Today’s dads are more involved with their children

Research suggests that the closer involvement of fathers in their children’s care and home life are positive factors in children’s emotional, academic and social development. Having a dad who is actively involved in their lives makes it more likely that children will do better at school, and have more self-confidence. It can decrease the instances of behavioral problems and depression in children in later life.

Paternity leave for working fathers

Traditionally childcare was seen as the purview of the mother, but under the impetus of the changing role of today’s fathers, paternity leave is becoming more common. The US is lagging in this regard, with the 1993 Family and Medical Leave Act stipulating that companies with more than 50 employees must allow fathers 12 weeks of unpaid paternity leave.

The Scandinavian countries lead the way here – new dads get 90 days’ paternity leave with 80% of their normal pay. In Finland, new dads are legally entitled to 8 weeks of paternity leave whilst being paid their full salary. 

Change is frequently not easy, so overall society still has mixed views about the impact of changing gender roles. And while the jury is still out, it seems fewer and fewer people think that the old order of living ‘in a man’s world’ is what’s best for society – including men themselves. 


  • Kate Sarsfield

    Something I think about is the effect of porn (freely available) on teenage and younger boys. They view the staged sex as being real and end up with deluded expectations of what a ‘normal’ sex life actually is.

    • Nichole Freelove

      I think part of the change we are seeing in men is because it has become okay for them to express their feelings. I have heard so many men in their 40s 50s 60s and older say that they “never saw their dad cry” or “that was the only time I saw my dad cry ‘ – referring to normally an EXTREMELY emotional time , such as the passing of a mother, father, child or wife. Men were told ” real men don’t cry” and do it became a life long pattern of stuffing all those sad feelings way, way down never talking about them. Or course that’s a recipe for violent outbursts. Now people are getting more help than ever for their mental health, including men. Leading to a much more docile man. I’m happy to see men being able to talk about and express their feelings without feeling shame or getting backlash for it. How awful would it be to feel so saddened by something but then also, feel ashamed for feeling sad because you believe it makes you less than (in this case a man). I couldn’t imagine.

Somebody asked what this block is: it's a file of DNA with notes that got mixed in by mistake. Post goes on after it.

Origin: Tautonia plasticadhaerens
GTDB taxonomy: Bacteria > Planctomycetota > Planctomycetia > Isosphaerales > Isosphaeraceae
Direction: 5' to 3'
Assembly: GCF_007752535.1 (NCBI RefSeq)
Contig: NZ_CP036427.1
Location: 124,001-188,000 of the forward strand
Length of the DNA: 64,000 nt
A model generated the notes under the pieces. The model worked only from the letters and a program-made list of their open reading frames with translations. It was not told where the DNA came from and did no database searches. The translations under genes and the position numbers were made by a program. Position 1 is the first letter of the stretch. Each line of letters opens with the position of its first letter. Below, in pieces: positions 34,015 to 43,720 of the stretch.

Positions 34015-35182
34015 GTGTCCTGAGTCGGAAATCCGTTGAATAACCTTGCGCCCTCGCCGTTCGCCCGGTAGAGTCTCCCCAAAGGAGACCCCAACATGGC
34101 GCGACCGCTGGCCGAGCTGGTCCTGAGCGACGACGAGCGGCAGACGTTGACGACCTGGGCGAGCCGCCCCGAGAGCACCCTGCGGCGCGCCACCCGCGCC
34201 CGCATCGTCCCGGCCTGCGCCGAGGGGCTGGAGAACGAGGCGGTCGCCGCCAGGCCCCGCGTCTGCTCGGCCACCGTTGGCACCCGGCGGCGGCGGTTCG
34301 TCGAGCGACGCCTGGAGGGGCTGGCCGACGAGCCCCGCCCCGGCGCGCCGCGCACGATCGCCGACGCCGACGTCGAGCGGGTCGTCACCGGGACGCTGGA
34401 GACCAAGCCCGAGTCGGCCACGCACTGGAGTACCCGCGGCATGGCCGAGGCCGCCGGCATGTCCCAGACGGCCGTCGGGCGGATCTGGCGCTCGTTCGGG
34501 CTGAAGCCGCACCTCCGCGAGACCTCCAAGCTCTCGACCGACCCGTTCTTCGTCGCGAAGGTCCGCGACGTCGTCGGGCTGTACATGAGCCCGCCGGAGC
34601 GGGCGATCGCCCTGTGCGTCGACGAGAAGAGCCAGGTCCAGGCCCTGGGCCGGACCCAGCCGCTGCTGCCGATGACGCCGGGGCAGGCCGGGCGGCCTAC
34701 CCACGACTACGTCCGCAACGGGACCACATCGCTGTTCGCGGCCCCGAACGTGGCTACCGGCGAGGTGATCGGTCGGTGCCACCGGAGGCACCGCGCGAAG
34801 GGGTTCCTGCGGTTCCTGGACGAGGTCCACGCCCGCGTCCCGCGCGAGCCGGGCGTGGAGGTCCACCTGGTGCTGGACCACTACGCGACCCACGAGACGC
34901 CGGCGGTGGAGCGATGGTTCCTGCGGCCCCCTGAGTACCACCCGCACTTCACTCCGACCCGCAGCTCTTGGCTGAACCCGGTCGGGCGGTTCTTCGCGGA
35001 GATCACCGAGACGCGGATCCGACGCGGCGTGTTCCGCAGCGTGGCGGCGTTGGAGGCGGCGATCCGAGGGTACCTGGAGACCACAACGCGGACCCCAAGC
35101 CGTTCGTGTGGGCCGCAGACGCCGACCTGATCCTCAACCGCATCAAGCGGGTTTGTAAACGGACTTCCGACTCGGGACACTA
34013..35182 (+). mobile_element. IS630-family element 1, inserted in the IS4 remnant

• Tamra Phelps

    I see huge differences in the way my Dad parented and the way my brother does. My Dad didn’t really participate in the daily parenting. He came home from work, had dinner, maybe went back out for something or did something around the yard, but I doubt he would’ve known how the washer & dryer worked or how to cook anything, lol. My brother, on the other hand, is as likely to do laundry as his wife is, and he’s likely to be in charge of the kids or providing dinner (though it might be bought rather than cooked, lol.)

  • Kate Sarsfield

    Adapting to modern ideologies is never easy. Of course it helps if men grow up in supportive families but those in strict patriarchal cultures are finding it difficult.

  • Christina Gould

    I laughed when I saw that modern men want “emotional stability.” Gee, do you think it’s from all the psycho women they have to deal with these days? I can relate (and I’m a woman).